Open access was defined by the Budapest Open Access Initiative, February 14, 2002:
By "open access" to this literature, we mean its free availability on the public internet, permitting any users to read, download, copy, distribute, print, search, or link to the full texts of these articles, crawl them for indexing, pass them as data to software, or use them for any other lawful purpose, without financial, legal, or technical barriers other than those inseparable from gaining access to the internet itself. (http://www.soros.org/openaccess/read.shtml, Accessed: Feb. 3, 2009)
As the Government of Canada’s principal funders of research and scholarship in the higher education sector, the Canadian Institutes of Health Research (CIHR), the Natural Sciences and Engineering Research Council (NSERC), and the Social Sciences and Humanities Research Council (SSHRC) actively promote a collaborative, vibrant and innovative research enterprise in Canada. Making research results as widely available and accessible as possible is an essential part of advancing scholarship, promoting intellectual inquiry and critical analysis, and applying knowledge to ensure that practical solutions are found to challenges facing Canadians.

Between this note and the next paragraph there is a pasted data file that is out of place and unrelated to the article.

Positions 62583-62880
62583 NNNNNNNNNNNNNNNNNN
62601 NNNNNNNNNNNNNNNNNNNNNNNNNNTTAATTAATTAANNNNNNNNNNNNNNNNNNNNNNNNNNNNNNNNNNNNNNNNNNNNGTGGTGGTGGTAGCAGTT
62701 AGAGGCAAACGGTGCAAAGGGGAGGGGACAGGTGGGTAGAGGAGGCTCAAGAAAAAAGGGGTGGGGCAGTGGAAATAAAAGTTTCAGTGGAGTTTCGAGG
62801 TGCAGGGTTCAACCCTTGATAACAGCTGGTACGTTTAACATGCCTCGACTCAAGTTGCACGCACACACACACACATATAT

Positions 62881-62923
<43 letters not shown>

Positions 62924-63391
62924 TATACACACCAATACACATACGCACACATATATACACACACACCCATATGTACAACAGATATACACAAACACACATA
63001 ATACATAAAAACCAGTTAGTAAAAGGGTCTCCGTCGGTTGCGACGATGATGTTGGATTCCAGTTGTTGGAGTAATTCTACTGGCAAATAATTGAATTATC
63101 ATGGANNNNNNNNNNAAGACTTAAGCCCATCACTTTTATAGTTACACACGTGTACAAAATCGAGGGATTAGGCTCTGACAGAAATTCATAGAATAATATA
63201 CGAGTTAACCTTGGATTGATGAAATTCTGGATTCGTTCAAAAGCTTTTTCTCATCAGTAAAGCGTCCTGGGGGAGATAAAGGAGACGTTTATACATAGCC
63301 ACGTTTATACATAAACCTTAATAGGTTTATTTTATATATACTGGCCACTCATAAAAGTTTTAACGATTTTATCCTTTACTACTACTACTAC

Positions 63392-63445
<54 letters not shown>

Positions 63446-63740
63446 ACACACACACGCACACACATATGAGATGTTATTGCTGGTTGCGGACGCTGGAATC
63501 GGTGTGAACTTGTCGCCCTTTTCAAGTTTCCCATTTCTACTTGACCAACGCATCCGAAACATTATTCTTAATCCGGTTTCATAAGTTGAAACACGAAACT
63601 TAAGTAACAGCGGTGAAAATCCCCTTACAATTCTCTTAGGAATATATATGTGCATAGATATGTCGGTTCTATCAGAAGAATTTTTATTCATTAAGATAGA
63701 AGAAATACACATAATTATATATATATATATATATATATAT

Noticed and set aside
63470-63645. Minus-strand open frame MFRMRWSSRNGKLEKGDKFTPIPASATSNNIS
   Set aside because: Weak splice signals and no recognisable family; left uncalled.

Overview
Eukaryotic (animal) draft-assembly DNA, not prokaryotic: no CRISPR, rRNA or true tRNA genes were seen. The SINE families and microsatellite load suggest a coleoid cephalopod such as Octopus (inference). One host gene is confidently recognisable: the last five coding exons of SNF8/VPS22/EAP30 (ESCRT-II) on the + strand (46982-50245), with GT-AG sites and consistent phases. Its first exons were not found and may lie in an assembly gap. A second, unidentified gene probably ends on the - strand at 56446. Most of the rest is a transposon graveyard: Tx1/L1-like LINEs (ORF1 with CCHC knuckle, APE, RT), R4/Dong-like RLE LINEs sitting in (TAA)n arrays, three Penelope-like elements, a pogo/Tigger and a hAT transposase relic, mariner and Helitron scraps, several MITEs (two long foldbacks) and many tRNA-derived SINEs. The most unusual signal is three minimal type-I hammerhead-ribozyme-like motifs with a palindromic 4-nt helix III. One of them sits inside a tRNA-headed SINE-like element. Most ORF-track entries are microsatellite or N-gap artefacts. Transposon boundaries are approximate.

The Canadian Association of University Teachers (CAUT) has issued an Intellectual Property Advisory advising scholars to retain their copyright.
Use the SPARC Canadian Author Addendum to ensure you retain your author copyright and afford the widest possible distribution and impact for your scholarly work. See their excellent two minute YouTube movie about the reasons for and ways of retaining individual author rights:
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